Kids With Parents In Jail: The Emotional Turmoil

All parents know the emotional turmoil a young child goes through when parents drop him/her off for the first time at daycare or kindergarten--the clinging, the tears, and the need for reassurance that the parent is not leaving for good.

Now imagine the emotional impact on a child who has his/her parents taken from them by a police officer, court, and judge. There is no accurate number of how many kids are faced with having an incarcerated parent or parents. Estimates run the gambit from 1.7 million to 7 million kids. And, there are very few studies regarding the emotional trauma these kids experience.

However, this series is not about estimates, studies, or even what people think about the parents who get themselves into a situation where they are required to do the time for their crime. This series is about the kids who, in fact, become the victims of the crime as well. It is about what they experience when their parents are no longer their caregivers, and how we can help them through the trauma.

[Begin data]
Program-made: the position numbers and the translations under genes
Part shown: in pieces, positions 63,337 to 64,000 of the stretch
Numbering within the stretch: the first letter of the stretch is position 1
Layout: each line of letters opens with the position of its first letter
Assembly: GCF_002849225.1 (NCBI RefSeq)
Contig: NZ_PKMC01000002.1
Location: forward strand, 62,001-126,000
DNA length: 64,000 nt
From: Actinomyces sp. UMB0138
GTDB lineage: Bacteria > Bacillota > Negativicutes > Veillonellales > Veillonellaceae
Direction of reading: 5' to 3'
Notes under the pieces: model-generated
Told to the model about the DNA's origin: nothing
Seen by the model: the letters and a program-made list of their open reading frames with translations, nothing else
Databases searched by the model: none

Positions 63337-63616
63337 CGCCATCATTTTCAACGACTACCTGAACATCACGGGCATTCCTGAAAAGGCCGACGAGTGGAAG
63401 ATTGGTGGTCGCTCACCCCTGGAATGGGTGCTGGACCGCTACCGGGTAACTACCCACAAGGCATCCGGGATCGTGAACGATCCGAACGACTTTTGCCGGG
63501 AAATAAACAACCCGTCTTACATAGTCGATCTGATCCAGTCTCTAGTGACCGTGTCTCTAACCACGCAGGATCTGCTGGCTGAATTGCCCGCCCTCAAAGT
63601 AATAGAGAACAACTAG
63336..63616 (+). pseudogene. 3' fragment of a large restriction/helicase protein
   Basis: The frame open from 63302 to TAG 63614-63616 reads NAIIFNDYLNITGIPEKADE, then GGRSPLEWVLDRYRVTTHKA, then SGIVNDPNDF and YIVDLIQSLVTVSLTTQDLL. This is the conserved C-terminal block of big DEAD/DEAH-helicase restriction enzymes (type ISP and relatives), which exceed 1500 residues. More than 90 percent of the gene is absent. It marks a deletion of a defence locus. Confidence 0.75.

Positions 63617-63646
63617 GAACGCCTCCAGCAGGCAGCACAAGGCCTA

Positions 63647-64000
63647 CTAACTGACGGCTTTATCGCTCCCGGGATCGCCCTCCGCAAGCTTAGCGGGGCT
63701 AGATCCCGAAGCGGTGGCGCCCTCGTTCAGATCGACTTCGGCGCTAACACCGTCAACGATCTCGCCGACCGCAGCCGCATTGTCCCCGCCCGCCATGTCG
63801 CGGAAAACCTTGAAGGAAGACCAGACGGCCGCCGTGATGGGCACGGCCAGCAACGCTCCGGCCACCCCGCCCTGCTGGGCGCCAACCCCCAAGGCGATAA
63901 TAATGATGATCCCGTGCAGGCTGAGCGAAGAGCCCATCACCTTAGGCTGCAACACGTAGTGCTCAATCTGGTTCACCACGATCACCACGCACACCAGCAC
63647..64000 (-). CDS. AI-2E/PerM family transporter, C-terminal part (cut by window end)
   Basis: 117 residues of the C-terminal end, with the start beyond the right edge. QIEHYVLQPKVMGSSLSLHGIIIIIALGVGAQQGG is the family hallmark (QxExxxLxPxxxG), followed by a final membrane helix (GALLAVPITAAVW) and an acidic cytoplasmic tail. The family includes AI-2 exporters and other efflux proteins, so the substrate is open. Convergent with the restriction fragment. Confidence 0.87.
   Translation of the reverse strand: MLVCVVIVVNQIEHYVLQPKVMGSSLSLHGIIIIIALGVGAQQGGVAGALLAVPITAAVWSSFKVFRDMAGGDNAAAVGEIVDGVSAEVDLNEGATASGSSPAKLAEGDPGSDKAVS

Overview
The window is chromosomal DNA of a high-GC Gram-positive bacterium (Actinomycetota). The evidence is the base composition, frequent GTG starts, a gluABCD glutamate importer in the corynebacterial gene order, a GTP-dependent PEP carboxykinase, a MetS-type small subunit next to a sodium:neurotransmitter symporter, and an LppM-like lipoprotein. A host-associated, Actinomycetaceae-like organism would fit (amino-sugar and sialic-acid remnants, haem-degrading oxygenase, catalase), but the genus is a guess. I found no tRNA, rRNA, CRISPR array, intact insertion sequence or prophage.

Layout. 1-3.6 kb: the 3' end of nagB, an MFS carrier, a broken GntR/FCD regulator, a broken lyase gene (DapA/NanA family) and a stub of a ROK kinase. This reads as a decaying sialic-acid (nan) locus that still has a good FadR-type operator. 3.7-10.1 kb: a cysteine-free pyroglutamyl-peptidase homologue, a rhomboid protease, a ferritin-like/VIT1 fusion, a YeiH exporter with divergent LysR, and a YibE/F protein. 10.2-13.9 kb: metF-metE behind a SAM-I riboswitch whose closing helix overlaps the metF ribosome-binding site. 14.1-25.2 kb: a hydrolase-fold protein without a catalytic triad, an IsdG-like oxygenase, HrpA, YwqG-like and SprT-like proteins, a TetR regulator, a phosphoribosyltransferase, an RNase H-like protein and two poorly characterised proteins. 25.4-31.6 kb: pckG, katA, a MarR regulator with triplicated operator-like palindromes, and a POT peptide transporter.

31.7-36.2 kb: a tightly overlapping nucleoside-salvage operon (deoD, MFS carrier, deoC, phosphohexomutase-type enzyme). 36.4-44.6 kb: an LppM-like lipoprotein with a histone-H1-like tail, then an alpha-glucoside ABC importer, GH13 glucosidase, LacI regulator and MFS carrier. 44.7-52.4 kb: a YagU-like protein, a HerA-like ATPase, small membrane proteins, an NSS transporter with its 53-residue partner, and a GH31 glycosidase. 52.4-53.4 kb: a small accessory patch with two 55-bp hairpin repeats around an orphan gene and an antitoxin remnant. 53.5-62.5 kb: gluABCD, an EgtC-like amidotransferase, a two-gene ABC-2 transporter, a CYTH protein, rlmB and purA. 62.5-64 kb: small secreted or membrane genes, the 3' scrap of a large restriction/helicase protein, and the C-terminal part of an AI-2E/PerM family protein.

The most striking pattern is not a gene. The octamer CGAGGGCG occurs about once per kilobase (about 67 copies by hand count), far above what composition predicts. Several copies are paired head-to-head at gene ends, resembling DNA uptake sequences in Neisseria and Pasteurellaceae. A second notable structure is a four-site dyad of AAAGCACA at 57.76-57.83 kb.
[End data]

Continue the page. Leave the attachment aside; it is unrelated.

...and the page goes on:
When a parent goes to jail, a child feels the loss. It doesn't matter if the parent is good or bad. If the parent is all that the child knows, then he/she feels the loss, a sense of abandonment, anxiety, and even depression over what has occurred. True, in most cases, these kids stay with family members until their parents are released, but they still lose the home they have known, the people they looked to for emotional support, and the routine that made them feel safe. In addition, the family member who takes over their care is often coping with their own emotional trauma. Very few of the kids, or their new caregivers, receive the emotional support they really need. So, what happens to the child?

Simply put--the child suffers. Sometimes the suffering is externalized through behavior issues, bullying, or displays of anger. Sometimes the suffering is internalized, and manifests itself through moodiness, irritability, inability to concentrate, lack of appetite, lack of interest in what is going on around them, and even forms of self mutilation such as cutting. It can even lead to suicide.

So, what is being done to help kids through the emotional turmoil? Next week, I will examine two programs that are reaching out to kids with parents in jail.



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